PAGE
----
New Jersey parents who have set up college funds for their children might be concerned about preserving those funds for their children after the divorce. The beneficiary on a custodial account cannot be changed, but if the account is a regular 529 or a Coverdell ESA, then a former spouse could change the beneficiary to their children from a new relationship. However, a provision in the separation agreement can prohibit this.
Parents still need to keep communication open about these accounts. If the account is not a joint one, both may still want to receive statements. The separation agreement should also discuss how both qualified and nonqualified withdrawals will be dealt with.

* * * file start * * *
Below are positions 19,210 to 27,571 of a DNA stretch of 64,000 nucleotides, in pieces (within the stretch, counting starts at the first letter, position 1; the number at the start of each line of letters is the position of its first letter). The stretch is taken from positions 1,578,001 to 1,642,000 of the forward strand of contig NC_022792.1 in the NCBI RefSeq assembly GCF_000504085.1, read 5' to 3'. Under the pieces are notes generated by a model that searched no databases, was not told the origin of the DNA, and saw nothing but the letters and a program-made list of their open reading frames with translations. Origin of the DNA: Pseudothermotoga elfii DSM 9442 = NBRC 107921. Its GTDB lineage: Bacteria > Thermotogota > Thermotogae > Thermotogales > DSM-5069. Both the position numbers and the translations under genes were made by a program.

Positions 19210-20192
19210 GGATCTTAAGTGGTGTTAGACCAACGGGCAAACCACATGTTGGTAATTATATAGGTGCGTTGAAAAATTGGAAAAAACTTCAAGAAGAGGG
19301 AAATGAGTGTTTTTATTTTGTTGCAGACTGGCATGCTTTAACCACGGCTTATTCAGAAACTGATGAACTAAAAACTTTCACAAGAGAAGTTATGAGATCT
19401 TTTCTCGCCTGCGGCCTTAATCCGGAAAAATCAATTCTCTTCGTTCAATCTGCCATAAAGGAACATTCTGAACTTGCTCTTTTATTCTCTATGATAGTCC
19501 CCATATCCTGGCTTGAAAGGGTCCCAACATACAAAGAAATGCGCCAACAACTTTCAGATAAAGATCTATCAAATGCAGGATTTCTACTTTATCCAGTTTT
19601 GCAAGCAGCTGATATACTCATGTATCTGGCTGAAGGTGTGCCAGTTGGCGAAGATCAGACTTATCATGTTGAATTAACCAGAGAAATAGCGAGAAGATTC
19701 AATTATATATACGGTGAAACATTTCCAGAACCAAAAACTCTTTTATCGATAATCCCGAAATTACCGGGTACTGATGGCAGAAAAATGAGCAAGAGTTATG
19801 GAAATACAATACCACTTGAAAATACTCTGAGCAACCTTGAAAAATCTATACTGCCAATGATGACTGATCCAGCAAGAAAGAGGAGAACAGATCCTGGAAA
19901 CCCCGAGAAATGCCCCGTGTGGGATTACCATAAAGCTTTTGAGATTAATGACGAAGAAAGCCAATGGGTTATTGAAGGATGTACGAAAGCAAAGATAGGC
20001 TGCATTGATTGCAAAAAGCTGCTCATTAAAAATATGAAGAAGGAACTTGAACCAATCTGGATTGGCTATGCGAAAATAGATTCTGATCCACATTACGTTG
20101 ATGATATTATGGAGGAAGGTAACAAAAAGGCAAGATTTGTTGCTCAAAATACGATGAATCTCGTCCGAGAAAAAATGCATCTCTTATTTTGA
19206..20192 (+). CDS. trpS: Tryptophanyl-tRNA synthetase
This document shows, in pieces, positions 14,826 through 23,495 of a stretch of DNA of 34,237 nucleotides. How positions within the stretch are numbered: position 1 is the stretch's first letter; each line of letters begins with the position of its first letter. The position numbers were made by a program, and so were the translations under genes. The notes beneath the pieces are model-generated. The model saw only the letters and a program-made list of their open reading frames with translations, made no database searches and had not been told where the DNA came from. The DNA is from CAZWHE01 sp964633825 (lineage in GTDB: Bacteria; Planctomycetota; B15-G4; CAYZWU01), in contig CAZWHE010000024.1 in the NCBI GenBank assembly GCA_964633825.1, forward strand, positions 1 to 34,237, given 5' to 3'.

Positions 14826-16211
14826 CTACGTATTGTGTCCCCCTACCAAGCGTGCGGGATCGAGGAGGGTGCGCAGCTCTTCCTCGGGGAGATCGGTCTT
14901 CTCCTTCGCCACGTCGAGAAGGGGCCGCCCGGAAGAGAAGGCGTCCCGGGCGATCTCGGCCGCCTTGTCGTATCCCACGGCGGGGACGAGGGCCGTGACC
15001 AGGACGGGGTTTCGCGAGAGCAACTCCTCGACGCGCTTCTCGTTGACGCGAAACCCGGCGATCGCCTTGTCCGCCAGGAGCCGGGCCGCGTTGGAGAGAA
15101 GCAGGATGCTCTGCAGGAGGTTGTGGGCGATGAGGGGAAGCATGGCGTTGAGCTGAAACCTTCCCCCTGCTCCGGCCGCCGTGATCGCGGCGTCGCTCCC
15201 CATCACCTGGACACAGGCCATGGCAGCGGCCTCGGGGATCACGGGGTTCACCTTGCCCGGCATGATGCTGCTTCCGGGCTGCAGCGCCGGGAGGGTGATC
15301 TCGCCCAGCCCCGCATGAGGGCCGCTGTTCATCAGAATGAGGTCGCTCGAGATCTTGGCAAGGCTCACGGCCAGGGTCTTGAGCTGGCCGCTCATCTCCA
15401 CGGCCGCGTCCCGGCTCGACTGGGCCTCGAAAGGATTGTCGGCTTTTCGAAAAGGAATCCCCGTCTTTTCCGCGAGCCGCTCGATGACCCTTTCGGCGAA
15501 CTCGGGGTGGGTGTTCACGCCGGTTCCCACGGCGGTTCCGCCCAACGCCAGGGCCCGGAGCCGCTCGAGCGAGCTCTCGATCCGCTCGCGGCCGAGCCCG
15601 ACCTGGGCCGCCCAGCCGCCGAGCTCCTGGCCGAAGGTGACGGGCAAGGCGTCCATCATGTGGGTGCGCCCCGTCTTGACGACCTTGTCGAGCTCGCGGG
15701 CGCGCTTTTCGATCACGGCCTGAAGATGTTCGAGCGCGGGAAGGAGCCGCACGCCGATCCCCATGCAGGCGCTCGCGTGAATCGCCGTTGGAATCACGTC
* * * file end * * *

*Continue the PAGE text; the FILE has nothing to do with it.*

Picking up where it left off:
Examples of the former would be a child using the money in the account to pay rent to a parent they are living with while in college or a parent withdrawing money from the account if the child becomes disabled. An example of the latter might be a parent using the money in an emergency rather than dipping into a retirement account. All of these are permissible, although the latter could incur IRS penalties, but parents need to be open about how the fund is being used.
People who are concerned about their own or their children's futures in a divorce might want to discuss those concerns with their attorney. In a high-asset divorce, there might be other complex investments to divide as well. These could range from valuable collectibles to real estate to assets like vehicles and boats. A prenuptial agreement might have been signed to protect a business or other assets, but it could be subject to a court challenge if it were signed under duress.